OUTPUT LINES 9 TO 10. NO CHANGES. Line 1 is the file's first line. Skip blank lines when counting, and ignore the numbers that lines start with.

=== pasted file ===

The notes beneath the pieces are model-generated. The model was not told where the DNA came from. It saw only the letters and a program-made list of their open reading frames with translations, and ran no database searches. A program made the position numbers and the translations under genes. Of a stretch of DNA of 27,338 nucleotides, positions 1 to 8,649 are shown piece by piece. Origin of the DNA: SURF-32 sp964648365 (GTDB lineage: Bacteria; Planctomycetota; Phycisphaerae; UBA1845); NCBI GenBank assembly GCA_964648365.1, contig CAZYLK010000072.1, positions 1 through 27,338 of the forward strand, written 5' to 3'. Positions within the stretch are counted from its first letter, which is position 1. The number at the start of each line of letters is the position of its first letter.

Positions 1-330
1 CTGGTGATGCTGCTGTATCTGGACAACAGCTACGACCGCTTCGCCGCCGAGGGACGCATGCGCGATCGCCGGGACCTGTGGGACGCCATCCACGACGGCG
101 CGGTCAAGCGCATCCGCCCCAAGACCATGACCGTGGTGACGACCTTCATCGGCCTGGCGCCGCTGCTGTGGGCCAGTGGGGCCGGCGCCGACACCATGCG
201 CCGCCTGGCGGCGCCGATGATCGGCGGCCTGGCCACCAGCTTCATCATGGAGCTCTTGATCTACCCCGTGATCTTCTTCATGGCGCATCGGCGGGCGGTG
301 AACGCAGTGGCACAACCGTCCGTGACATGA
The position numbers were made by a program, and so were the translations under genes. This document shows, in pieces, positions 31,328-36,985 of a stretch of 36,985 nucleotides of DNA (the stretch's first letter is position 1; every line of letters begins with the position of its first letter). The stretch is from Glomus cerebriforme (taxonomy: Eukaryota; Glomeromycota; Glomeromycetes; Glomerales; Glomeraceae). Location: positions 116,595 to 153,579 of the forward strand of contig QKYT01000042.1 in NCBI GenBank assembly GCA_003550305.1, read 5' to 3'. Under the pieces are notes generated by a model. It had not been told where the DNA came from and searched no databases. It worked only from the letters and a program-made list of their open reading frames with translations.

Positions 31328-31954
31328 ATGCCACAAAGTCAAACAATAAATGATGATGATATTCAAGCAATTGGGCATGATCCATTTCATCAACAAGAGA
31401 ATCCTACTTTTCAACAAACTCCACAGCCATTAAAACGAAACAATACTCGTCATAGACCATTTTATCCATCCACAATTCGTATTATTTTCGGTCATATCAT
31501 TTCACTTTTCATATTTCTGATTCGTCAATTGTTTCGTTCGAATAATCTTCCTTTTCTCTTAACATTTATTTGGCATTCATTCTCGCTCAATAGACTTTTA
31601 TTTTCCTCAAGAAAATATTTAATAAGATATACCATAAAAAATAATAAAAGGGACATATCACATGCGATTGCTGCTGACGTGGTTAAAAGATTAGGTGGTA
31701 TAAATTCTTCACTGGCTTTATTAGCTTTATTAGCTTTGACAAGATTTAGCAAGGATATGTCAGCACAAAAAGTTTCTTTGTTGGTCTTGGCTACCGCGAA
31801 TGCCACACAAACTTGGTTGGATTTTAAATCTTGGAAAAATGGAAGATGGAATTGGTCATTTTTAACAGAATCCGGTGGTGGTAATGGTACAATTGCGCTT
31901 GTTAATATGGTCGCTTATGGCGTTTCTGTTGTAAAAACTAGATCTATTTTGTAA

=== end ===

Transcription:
31328 ATGCCACAAAGTCAAACAATAAATGATGATGATATTCAAGCAATTGGGCATGATCCATTTCATCAACAAGAGA
31401 ATCCTACTTTTCAACAAACTCCACAGCCATTAAAACGAAACAATACTCGTCATAGACCATTTTATCCATCCACAATTCGTATTATTTTCGGTCATATCAT